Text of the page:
Rankin, Robert L
rankin at ku.edu
Wed Aug 23 15:17:37 UTC 2006
In the early historical period the Caddoan-speaking tribes tended to occupy the north-south band of territory in the central plains immediately to the west of the Siouan-speaking tribes. While distribution of the term suggests borrowing before a definitive Kansa/Osage split, this can't be guaranteed and the term could have been borrowed or adapted twice. If the folk-analysis of /kki(y)ado:ba/ turned out to be accurate, i.e., if 'eight' was somehow "remodeled" on the basis of finger counting on two hands, then maybe the Wichita term was nothing more than a stimulus, if even that. I find it very suspicious that the Wichita and KS/OS terms are so similar, but beyond that it's just very hard to say.
From: owner-siouan at lists.colorado.edu on behalf of David Costa
Sent: Tue 8/22/2006 4:00 PM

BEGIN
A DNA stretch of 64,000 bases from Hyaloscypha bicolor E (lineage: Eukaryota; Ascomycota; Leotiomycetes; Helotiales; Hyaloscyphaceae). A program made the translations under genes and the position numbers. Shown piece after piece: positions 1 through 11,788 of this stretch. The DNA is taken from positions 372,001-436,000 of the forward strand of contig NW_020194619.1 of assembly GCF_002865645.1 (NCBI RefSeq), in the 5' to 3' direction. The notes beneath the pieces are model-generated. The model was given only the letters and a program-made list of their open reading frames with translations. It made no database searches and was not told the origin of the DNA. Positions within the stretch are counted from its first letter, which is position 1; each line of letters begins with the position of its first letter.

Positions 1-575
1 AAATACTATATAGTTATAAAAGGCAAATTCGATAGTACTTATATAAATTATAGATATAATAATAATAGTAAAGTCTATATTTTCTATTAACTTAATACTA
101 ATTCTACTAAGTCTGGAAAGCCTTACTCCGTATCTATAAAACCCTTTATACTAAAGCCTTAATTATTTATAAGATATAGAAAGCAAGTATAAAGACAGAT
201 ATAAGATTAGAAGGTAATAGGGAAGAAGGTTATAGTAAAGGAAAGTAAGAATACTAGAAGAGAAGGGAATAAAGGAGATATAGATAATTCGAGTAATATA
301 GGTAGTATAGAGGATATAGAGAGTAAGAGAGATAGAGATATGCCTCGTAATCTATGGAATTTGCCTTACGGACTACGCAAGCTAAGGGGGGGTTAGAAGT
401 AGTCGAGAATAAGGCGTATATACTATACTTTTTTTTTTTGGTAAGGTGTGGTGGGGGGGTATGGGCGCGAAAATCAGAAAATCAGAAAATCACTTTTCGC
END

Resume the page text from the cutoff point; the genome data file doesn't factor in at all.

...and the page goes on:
To: siouan at lists.colorado.edu
Subject: Re: Osage 'eight'
What's the best guess as to where this Wichita -> Osage/Kaw borrowing would
have taken place? Were they adjacent in the early contact period?
> Well, that doesn't mean I understand it. :-) I suspect what happened is
> that, when the word was borrowed, the /tawha/ was (re)interpreted as Siouan
> *to:pa 'four' (Lord knows how speakers of OS and KS would have adapted [wh]
> into their speech). Then the remaining [kkidha] HAD to be interpreted as
> having some meaning that would turn 4 into 8. So semantic change in the sense
> of some sort of steady progression probably wasn't involved. Just a gestalt
> replacement. I think OS and KS have some words that sound like [kiya] that
> facilitated this interpretation. Dorsey interprets the parts as meaning
> "again four", and he lists KS /kkiya/ as meaning 'separate, apart'. You can
> see how, especially if you're using finger counting in sign language, "four
> separate" or "four apart" might be construed as totaling eight (i.e., perhaps
> four on each hand). But the truth is hard to know.
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